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Collection

An image of Marrapinti by Nancy Nungurrayi

Nancy Nungurrayi

(Australia circa 1935 – 2010)

Language group
Pintupi, Western Desert region , Luritja, NO REGION SPECIFIED , Ngaatjatjarra, NO REGION SPECIFIED
Title
Marrapinti, from the suite Tjukurrpa Palurukutu, Kutjupawana Palyantjanya - same stories, a new way
Place of origin
PapunyaNorthern TerritoryAustralia
Year
2009
Media category
Print
Materials used
etching on Hahnemühle rag paper
Edition
1/40
Dimensions

33.0 x 25.0 cm platemark; 55.0 x 45.0 cm sheet

Signature & date
Signed l.l. corner verso, pencil "Marlene Nambjinmba/ on behalf of/ NancyNungarrayi/ Paul Sweeney". Not dated.
Credit
Purchased with funds provided by the Aboriginal Collection Benefactors' Group 2011
Accession number
421.2011.31
Copyright
© Estate of Nancy Nungurrayi. licensed by Viscopy, Sydney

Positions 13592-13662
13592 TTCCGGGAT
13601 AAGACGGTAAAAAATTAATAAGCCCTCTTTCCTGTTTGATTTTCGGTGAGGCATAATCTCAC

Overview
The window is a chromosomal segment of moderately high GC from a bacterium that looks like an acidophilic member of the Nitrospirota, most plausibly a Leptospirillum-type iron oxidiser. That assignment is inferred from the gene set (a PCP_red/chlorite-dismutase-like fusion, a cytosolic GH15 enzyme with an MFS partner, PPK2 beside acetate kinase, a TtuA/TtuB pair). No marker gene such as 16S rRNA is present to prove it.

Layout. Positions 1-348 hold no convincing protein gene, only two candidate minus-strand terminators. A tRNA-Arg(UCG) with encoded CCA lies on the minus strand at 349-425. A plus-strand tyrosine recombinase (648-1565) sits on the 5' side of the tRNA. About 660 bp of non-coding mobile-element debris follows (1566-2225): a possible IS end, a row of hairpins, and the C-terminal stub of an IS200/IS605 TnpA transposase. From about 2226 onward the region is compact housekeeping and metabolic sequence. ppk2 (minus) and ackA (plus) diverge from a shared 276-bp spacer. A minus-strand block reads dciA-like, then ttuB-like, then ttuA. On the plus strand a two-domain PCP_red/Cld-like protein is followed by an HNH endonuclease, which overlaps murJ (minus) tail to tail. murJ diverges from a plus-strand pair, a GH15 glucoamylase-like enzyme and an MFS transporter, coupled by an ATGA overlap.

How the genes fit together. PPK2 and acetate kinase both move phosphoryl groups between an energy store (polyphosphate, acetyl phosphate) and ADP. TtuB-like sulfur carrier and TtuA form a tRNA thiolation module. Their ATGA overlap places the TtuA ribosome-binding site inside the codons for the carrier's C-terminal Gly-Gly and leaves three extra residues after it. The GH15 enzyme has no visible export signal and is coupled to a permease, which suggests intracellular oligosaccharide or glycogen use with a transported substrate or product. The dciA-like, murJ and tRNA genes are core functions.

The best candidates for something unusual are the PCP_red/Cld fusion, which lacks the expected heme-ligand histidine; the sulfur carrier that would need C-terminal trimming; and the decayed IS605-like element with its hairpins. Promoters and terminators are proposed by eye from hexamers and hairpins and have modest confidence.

Location
Not on display
Further information

In addition to showcasing the quality of Papunya Tula Artists as a whole, this suite of etchings emphasises the strength of each individual artist as they successfully translate their Tjukurrpa to the new medium of printmaking. Far from being a mere copy of their paintings in a different scale and medium each artists adapts their visual language to this new process with apparent ease, resulting in bold, confident works that are extraordinary in themselves, and when combined as a suite, are truly amazing.

The art centre documentation for this work states:

This etching depicts designs associated with the rockhole and soakage water site of Marrapinti, to the west of the Pollock Hills in Western Australia. The lines in the etching represent tali (sandhills) surrounding the site. In ancestral times a group of women of the Nangala and Napangati kinship subsections travelled to Marrapinti to perform the dances and sing the songs associated with the area. While at the site the women made nose bones, also known in Pintupi as marrapinti, which are worn through a hole made in the nose web. These nose bones were originally used by both men and women but are now only inserted by the older generation on ceremonial occasions. The women later continued east passing through Wala Wala, Ngaminya and Wirrulnga, before travelling north to Wilkinkarra (Lake Mackay).